WASHINGTON — Wisconsin voters braving serious risks to their health headed to the primary polls on Tuesday after a last-ditch effort to postpone in-person voting amid the coronavirus pandemic failed.
Voters confronted enormous lines as early as 7 a.m. following a dramatic reduction in the number of polling locations in Milwaukee after thousands of volunteers stepped down due to fears they’d become infected.
Some voters, donning face masks and trying desperately to adhere to social distancing guidelines, waited in line for hours after the number of polling stations fell from 180 to just five in Milwaukee, officials said.
Pictures of emerged of voters in line wearing face masks and signs of protest with messages like “VOTE AND DIE,” while one woman said she was being forced to walk for an hour to get to her nearest polling site.
As swept across the US in early March and effectively suspended the Democratic race, the Badger State’s presidential primary remained on the books after more than 15 states postponed their primary races for safety reasons.
Wisconsin Gov. Tony Evers tried to postpone in-person voting until June 9 but was blocked in 11th-hour rulings by a state court and then the US Supreme Court.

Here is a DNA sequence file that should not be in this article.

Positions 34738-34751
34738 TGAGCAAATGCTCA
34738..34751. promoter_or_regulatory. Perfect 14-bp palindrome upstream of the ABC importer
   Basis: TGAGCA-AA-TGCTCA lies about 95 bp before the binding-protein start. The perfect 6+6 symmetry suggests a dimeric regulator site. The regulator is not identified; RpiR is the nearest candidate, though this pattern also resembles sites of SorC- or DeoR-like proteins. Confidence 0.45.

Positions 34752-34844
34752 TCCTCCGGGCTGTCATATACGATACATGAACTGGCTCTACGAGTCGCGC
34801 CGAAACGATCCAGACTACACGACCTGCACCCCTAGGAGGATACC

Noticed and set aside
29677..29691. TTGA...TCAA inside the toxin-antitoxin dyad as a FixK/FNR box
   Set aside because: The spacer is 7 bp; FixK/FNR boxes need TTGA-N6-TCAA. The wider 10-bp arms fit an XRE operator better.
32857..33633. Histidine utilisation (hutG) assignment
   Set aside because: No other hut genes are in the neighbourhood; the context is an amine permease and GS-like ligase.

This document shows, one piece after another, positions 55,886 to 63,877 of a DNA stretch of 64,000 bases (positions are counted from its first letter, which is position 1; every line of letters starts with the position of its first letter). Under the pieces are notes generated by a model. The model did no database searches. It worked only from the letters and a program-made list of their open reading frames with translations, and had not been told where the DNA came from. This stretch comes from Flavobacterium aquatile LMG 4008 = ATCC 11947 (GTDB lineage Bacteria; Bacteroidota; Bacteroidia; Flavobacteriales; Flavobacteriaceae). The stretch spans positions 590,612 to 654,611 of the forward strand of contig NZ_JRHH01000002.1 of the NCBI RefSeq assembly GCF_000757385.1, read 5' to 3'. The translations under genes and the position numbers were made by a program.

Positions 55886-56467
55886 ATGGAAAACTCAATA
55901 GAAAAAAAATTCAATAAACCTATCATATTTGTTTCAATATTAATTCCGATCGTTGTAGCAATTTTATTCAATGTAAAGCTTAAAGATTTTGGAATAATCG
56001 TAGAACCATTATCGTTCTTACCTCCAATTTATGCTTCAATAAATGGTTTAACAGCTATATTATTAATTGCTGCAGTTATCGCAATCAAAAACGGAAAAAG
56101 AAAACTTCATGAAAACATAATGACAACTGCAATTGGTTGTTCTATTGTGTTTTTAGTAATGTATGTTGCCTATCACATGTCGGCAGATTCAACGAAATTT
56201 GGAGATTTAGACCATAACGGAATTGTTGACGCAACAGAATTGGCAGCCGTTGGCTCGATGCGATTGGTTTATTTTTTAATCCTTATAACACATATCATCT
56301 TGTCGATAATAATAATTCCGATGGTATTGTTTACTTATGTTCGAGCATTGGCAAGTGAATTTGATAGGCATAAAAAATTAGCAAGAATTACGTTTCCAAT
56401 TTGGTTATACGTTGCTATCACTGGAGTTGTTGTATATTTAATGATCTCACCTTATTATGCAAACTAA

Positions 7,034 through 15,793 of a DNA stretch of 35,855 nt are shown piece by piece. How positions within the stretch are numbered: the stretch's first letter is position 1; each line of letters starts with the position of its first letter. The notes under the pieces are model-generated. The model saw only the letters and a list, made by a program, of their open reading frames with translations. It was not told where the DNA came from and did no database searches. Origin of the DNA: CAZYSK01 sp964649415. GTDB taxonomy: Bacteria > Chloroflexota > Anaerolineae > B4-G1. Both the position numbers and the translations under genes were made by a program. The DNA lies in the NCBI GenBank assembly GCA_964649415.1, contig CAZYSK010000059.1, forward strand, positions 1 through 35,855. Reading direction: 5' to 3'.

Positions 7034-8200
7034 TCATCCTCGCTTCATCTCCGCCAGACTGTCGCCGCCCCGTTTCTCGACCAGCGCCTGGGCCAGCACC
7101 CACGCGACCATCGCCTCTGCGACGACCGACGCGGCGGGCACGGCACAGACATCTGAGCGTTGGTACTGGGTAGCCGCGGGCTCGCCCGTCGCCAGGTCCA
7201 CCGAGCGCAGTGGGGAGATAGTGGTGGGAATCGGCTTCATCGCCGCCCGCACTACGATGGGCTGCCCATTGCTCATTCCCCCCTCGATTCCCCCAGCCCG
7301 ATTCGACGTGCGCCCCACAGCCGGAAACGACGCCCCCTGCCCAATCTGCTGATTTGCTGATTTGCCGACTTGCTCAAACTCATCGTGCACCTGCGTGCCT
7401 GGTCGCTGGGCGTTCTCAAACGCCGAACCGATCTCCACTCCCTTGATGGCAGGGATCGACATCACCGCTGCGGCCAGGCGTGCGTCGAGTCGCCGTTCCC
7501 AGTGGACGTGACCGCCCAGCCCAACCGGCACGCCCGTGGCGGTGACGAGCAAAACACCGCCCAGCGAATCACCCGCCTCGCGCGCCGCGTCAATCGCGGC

Wisconsin has just 77 delegates up for grabs but the primary is important for a number of reasons.
Sen. Bernie Sanders (I.Vt) beat Hillary Clinton in the Badger State by just 100,000 votes in a huge 2016 upset and Tuesday’s result will once again be a referendum on Sanders’ appeal to white rural voters, which appears to be waning.
Former vice president Joe Biden is the favorite to win Wisconsin — with polling website FiveThirtyEight forecasting he will win with 58 percent of the vote and a Marquette poll out April 1 showing Biden with a 62-34 percent edge.
Robert Wilson reviews his selections on his ballot while voting in Dunn, Wis., while covering his face with a bandana.AP
Biden has become the presumptive Democratic nominee after a series of thumping victories and leads Sanders with a large delegate count, 1,217 to 914.
Sanders however has resisted repeated calls to drop out, insisting he has a “narrow” path to victory, and will remain in the race — setting up a bitter and protracted fight for the nomination.
The 78-year-old released a statement on the eve of Wisconsin’s primary blasting the Supreme Court decision to keep poll stations open during the outbreak and announced he was pulling all of his volunteers.
“Let’s be clear: holding this election amid the coronavirus outbreak is dangerous, disregards the guidance of public health experts, and may very well prove deadly,” Sanders wrote in an email to supporters.
“For that reason, our campaign will not be engaged in any traditional GOTV [get out the vote] efforts.”